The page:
By Jake Donovan
Even while up against a ticking clock to preserve plans for his planned stateside debut, it remains a game of hurry up and wait for Anthony Joshua and his team.
The unbeaten, unified heavyweight titlist remains on course to headline a June 1 show at Madison Square Garden in New York City, to stream live on DAZN. Whom he will face on that night remains up in the air in light of his currently scheduled opponent, Brooklyn’s Jarrell Miller having tested positive for a banned substance through Voluntary Anti-Doping Agency (VADA)-conducted random drug testing.
A process in place to determine whether Miller is still eligible to fight, beginning with the option to have his “B” sample tested to verify the result produced from the March 20 test. The steps to be taken from there limit Joshua’s team from doing more than taking a proactive approach in securing a potential replacement opponent in the event Miller is no longer permitted to compete.
At the very least, it gives the defending titlist and his handlers time to sift through numerous offers made from aspiring heavyweights claiming to be ready to fill the void.
“Obviously we got a lot of phone calls from heavyweights who smell (opportunity),” Eddie Hearn, Joshua’s promoter acknowledged in a recent interview with IFL TV. “We’ve got to go through the ones who are genuine and the ones we think are credible, then go from there.”
Miller’s current drug dilemma is the subject of an active investigation and review being conducted by the New York State Athletic Commission, whom declined comment when contacted by BoxingScene.com.
England’s Joshua (22-0, 21KOs) is due to fight in the United States for the first time as a pro after having spent the entirety of his young career in the United Kingdom. The 2012 Olympic Gold medalist has soared to superstardom in the pro ranks, beginning with his 2nd round knockout of then-unbeaten Charles Martin to win his first major title in April ’16.
Six defenses have followed, along with his having collected three more major belts along the way. His planned U.S. debut versus Miller has been met with favorable reaction by the buying public, with more than 17,000 tickets sold for the event, including an enormous number of fans traveling from the UK for the event.
The show will also include the undisputed lightweight championship between unbeaten, unified lightweight queen Katie Taylor—a two-time Olympian for Ireland and 2012 Gold medal winner—and Belgium’s Delfine Persoon, who holds the last remaining relevant title at the weight.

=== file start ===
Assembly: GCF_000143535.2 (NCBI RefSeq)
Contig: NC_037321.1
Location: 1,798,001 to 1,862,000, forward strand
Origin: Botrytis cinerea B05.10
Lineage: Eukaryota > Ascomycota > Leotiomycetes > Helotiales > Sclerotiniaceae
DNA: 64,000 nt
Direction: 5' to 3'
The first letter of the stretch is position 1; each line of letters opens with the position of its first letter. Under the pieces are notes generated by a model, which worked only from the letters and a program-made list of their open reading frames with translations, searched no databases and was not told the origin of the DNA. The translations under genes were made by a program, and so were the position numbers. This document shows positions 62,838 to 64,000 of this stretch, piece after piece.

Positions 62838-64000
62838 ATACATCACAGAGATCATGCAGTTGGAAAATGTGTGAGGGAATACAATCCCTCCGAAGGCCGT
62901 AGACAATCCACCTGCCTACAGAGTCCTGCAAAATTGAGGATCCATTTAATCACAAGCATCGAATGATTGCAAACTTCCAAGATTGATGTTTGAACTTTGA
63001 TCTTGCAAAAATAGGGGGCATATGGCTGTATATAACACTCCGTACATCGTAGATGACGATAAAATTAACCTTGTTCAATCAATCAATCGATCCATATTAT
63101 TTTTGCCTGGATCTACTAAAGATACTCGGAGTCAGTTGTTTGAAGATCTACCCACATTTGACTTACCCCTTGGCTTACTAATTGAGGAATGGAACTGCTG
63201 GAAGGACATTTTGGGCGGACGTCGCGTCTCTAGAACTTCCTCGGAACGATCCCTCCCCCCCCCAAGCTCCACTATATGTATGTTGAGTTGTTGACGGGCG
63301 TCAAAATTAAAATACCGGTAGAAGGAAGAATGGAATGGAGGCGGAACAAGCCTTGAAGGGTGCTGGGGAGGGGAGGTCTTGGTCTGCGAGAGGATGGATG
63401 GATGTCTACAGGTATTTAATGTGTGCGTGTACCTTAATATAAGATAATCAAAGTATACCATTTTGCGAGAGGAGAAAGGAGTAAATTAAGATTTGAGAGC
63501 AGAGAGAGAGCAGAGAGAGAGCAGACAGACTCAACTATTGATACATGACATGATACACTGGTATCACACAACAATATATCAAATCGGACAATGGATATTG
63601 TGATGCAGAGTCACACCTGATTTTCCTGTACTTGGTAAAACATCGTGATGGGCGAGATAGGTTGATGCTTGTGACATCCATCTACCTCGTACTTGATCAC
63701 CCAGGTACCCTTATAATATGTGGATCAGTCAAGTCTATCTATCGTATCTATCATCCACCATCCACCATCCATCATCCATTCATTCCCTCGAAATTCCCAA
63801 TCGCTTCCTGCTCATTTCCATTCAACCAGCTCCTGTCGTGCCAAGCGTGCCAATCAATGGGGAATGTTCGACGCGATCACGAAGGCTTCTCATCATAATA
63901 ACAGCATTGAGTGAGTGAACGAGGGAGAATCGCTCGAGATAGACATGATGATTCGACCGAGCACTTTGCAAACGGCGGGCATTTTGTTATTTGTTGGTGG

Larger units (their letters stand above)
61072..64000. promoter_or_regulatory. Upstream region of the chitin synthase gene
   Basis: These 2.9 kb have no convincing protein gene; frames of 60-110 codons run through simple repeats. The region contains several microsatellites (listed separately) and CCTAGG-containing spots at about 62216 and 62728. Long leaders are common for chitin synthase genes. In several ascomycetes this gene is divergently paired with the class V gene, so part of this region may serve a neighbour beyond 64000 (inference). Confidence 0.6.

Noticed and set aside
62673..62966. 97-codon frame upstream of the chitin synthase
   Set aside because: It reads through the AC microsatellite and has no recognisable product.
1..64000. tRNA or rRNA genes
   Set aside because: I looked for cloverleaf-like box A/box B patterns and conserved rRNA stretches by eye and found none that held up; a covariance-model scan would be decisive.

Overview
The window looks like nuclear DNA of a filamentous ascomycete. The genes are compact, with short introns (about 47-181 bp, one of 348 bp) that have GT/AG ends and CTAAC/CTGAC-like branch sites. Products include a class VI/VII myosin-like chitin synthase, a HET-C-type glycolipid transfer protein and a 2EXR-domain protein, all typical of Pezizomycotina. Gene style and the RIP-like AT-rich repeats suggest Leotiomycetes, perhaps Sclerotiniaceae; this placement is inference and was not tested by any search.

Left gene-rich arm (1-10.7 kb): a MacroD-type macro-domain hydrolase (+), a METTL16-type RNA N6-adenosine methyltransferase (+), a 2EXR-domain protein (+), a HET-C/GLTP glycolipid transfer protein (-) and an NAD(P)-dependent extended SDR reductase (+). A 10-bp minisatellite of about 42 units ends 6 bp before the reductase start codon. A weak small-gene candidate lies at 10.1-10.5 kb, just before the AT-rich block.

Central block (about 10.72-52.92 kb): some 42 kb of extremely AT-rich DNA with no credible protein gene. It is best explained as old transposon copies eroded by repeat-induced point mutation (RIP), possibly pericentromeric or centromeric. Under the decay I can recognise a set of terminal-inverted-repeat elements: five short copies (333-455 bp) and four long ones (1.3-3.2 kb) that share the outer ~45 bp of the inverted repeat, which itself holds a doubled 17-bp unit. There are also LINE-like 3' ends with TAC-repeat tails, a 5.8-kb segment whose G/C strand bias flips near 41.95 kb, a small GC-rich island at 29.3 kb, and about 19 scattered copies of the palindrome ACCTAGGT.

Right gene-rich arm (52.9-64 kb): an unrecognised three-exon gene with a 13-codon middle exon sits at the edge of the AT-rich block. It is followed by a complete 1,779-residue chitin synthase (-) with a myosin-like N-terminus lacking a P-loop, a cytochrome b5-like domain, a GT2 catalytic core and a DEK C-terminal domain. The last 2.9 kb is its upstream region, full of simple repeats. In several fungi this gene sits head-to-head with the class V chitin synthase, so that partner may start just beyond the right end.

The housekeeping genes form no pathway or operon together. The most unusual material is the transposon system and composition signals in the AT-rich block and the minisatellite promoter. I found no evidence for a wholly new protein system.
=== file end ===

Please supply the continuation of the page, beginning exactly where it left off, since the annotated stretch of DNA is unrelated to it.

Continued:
Simply put, the show will go on.
“There’s not anything else,” Hearn insisted, dismissing any suggestion of moving off of the current June 1 date. “We haven’t talked about a new date. We’ve sold over 17,000 tickets, we’ve got 10,000 Brits flying in.”
Several replacement candidates are already being considered, including current Top 10 heavyweights Luis Ortiz and Adam Kownacki—the latter whom also lives in Brooklyn and is friends with Miller—as well as recent Matchroom Boxing USA signee Michael Hunter.
For now, Joshua’s opponent remains Miller (23-0-1, 20KOs), however bleak that status appears to hold true in the near future. The brash Brooklynite previously tested positive for methylhexaneamine in June ‘14 during his time as a kickboxer, for which he was issued a $2,500 fine and a nine-month suspension by the California State Athletic Commission.
The suspension proved moot, as the event—a rematch with Mirko ‘Cro-Cop’ Filipovic—was his last as a kickboxer, nor did it even cause him to break stride in his boxing career.
A second failed drug test in his combat sports career, however, likely won’t be viewed upon as kindly by any athletic commission. At stake is not only Miller’s first shot at the heavyweight crown, but the hefty seven figure payday that is due to come with it.
In line with drug testing protocol upon a positive result produced from the “A” sample, the offending party holds the right to have the “B” sample tested in hopes of it providing a clean result. Barring a change—which rarely happens—the findings are then reported to the associated athletic commissions and sanctioning bodies, who will then rule on the matter.
VADA’s involvement does not include disciplinary action.
Given that, all that Joshua and Hearn can do at this point is secure a properly contingency plan and hope that Tuesday’s breaking news is the only surprise endured in the promotion.
Even if they can’t yet execute such a plan, such process has already taken place.
“When I told AJ the news, he didn’t even sound that surprised,” Hearn said in noting Joshua’s resolve throughout the process. “He said, ‘Well who’s next?’ I asked him, ‘Who do you want?” He told me, ‘Absolutely anyone.’
“Last night, I had 16 fighters (contact) me for this fight. Now, we get to find out who’s real and who’s not.”
Jake Donovan is a senior writer for BoxingScene.com. Twitter: @JakeNDaBox